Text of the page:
Dr. Perkins completed her undergraduate education at the University of Pennsylvania and obtained her medical degree at the Icahn School of Medicine at Mount Sinai. She completed her medical internship at the Massachusetts General Hospital, followed by residency training in dermatology at Yale University, after which she joined the faculty.

Dr. Perkins has been a member of the Hims & Hers Medical Advisory Board since 2018. Her commentary has been featured in NBC News, Real Simple, The Cut, and Yahoo, among others.


  • Ahmad, M., Christensen, S. R., & Perkins, S. H. (2023). The impact of COVID-19 on the dermatologic care of nonmelanoma skin cancers among solid organ transplant recipients. JAAD international, 13, 98–99.

  • Ahmad, M., & Perkins, S. H. (2023). Learning dermatology in medical school: analysis of dermatology topics tested in popular question banks. Clinical and experimental dermatology, 48(4), 361–363.

  • Belzer, A., Leasure, A. C., Cohen, J. M., & Perkins, S. H. (2023). The association of cutaneous squamous cell carcinoma and basal cell carcinoma with solid organ transplantation: a cross-sectional study of the All Of Us Research Program. International journal of dermatology, 62(10), e564–e566.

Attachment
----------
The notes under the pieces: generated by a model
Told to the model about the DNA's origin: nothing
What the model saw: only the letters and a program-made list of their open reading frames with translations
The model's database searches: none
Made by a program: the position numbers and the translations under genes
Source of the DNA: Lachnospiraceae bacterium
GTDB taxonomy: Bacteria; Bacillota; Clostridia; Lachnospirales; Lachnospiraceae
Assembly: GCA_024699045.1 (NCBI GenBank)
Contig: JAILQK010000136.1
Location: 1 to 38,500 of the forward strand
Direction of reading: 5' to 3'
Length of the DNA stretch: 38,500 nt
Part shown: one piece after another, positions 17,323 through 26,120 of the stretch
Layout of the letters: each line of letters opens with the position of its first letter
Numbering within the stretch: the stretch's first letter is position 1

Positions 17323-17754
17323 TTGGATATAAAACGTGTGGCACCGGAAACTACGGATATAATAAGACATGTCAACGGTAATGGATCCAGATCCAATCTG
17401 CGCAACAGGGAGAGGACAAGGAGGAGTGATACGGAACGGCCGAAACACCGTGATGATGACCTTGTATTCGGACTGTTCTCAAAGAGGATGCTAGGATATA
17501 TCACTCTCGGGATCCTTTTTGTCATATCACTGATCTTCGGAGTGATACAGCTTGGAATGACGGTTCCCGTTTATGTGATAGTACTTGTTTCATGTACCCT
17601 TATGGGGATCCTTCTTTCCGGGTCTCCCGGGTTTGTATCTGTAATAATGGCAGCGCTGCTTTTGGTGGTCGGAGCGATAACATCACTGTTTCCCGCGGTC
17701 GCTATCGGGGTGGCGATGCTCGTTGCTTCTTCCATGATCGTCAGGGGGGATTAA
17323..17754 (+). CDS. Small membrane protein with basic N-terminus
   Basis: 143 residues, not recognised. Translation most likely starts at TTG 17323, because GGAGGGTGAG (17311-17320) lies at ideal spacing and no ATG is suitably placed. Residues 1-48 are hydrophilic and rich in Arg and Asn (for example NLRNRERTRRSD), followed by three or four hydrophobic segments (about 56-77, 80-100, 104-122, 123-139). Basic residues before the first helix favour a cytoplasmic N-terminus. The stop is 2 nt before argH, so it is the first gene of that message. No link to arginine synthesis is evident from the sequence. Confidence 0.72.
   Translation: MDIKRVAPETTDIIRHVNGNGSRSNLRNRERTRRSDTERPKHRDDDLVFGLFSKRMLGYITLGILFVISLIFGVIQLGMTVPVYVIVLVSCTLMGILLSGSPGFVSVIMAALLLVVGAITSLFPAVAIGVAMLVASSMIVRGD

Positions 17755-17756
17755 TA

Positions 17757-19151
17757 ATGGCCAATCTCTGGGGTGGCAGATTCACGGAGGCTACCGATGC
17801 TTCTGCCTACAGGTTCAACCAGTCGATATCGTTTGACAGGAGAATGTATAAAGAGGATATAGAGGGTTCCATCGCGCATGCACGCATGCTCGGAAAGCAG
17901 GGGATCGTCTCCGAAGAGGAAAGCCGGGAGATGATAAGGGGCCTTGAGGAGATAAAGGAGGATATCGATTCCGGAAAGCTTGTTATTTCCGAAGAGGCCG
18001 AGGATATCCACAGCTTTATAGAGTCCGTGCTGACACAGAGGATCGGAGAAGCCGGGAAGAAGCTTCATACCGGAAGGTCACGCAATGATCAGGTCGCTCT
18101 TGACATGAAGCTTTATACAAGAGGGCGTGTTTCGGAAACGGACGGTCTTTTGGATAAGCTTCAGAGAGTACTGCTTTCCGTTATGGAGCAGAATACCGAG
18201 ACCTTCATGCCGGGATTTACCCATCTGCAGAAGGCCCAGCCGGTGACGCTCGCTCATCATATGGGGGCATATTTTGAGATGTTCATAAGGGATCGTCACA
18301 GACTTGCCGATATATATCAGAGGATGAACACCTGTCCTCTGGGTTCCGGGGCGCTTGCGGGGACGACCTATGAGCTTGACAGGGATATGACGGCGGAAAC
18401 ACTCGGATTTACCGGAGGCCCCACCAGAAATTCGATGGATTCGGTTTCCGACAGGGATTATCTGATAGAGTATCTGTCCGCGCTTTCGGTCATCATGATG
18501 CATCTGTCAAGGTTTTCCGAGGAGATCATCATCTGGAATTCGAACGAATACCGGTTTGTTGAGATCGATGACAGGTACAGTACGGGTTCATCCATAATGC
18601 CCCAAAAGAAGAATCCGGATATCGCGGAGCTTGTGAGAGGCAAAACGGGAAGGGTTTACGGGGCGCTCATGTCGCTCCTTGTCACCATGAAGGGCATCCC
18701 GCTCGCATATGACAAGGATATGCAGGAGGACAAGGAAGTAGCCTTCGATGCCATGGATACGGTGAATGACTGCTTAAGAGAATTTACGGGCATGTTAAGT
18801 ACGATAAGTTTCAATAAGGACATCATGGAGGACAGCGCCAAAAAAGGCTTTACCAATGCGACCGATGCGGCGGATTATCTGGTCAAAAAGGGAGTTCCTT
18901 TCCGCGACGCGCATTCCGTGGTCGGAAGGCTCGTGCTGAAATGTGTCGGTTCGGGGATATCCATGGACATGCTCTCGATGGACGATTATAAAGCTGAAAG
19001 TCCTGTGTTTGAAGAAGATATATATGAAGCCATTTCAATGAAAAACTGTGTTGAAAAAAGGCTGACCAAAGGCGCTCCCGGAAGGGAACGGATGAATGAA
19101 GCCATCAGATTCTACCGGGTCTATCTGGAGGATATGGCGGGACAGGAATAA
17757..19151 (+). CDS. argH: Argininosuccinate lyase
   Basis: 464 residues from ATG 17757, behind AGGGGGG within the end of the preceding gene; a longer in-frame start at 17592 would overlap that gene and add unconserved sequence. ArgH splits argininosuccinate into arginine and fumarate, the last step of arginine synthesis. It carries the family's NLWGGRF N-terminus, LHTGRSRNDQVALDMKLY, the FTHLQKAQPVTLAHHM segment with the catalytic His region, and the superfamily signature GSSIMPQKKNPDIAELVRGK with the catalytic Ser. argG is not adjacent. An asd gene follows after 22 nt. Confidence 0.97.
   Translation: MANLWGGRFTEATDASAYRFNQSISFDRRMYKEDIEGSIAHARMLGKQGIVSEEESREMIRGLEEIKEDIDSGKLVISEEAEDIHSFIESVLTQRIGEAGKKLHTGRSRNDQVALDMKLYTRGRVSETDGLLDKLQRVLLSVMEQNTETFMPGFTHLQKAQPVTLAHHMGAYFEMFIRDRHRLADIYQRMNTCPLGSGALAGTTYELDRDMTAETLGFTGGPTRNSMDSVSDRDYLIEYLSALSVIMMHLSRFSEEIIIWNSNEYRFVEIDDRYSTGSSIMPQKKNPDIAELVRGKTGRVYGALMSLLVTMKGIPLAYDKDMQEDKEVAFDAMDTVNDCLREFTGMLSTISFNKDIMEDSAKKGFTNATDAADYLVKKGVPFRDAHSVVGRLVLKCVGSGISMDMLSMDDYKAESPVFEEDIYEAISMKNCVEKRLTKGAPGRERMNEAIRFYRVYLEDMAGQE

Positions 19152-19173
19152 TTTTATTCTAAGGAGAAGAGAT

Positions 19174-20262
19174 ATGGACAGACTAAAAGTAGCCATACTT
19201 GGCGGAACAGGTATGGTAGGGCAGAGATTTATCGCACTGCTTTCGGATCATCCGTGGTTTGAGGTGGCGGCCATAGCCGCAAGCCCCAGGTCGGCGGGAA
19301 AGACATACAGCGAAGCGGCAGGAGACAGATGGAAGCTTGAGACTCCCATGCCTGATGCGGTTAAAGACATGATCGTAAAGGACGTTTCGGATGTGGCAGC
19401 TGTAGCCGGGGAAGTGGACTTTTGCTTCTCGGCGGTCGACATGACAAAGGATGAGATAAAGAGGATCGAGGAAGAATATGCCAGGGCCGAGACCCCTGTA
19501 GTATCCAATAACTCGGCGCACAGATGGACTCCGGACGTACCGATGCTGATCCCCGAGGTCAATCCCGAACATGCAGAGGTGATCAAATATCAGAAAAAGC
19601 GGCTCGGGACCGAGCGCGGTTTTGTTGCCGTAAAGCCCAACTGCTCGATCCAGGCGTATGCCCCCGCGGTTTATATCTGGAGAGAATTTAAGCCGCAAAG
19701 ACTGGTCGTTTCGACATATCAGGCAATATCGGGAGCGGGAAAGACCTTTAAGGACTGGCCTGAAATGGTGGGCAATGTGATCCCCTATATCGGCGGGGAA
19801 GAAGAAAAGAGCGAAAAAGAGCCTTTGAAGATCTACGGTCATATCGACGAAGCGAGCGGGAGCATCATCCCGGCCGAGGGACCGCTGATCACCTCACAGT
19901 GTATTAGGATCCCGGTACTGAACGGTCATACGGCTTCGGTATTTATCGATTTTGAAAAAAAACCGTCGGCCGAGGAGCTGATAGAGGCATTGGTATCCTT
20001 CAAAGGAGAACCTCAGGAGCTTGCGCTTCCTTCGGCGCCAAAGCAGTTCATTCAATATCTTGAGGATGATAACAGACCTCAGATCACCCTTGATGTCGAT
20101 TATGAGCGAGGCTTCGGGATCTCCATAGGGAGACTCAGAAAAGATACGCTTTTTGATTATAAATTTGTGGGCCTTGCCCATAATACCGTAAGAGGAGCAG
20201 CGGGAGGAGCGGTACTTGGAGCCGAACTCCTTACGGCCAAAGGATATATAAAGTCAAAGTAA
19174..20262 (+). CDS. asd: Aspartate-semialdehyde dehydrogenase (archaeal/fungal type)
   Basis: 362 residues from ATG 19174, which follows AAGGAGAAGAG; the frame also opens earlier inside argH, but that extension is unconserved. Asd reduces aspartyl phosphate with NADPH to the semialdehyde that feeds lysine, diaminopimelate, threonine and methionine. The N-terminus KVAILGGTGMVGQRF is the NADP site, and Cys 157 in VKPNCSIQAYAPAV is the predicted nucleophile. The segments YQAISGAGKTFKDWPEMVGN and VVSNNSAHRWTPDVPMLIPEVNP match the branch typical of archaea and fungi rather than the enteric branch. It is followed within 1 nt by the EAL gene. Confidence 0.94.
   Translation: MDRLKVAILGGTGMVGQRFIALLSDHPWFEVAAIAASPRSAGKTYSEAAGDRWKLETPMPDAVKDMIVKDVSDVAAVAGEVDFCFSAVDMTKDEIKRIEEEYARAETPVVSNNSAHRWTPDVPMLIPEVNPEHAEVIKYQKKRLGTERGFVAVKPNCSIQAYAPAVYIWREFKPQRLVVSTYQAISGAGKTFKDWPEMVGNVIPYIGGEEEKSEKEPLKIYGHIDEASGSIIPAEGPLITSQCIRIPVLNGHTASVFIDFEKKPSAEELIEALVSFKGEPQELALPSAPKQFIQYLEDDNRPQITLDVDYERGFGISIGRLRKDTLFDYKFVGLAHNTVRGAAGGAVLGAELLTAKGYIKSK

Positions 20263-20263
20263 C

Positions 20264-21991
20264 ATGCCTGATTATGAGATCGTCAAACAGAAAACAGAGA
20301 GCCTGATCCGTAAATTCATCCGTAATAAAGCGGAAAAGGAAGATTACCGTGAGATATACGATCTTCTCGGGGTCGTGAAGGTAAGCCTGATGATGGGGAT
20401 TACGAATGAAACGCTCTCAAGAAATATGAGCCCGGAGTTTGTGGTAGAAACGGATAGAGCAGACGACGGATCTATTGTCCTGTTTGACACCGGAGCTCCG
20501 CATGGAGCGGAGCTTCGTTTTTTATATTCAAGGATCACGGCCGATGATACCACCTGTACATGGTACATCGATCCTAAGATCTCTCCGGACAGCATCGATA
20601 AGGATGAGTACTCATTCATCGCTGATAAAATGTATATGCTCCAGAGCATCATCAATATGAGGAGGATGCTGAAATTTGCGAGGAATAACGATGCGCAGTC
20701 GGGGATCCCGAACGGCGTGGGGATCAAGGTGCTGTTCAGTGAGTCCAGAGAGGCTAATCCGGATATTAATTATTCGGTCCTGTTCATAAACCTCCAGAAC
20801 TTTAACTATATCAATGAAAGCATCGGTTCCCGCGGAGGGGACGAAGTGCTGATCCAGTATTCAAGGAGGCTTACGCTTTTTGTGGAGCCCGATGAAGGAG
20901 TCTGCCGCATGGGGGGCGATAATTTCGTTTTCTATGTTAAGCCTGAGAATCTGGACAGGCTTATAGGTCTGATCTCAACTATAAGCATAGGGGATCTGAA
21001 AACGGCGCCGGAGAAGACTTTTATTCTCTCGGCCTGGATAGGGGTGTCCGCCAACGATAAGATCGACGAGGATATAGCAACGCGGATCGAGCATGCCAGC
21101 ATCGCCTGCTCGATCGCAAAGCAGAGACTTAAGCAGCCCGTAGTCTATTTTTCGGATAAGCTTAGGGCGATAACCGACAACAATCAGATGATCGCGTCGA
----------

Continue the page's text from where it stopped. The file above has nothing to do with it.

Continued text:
• Ahmad, M., Marson, J. W., Litchman, G. H., Perkins, S. H., & Rigel, D. S. (2022). Usage and perceptions of teledermatology in 2021: a survey of dermatologists. International journal of dermatology, 61(7), e235–e237.

  • Asabor, E. N., Bunick, C. G., Cohen, J. M., & Perkins, S. H. (2021). Patient and physician perspectives on teledermatology at an academic dermatology department amid the COVID-19 pandemic. Journal of the American Academy of Dermatology, 84(1), 158–161.

  • Belzer, A., Olamiju, B., Antaya, R. J., Odell, I. D., Bia, M., Perkins, S. H., & Cohen, J. M. (2021). A novel medical student initiative to enhance provision of teledermatology in a resident continuity clinic during the COVID-19 pandemic: a pilot study. International journal of dermatology, 60(1), 128–129.

  • Cohen, J. M., Bunick, C. G., & Perkins, S. H. (2020). The new normal: An approach to optimizing and combining in-person and telemedicine visits to maximize patient care. Journal of the American Academy of Dermatology, 83(5), e361–e362.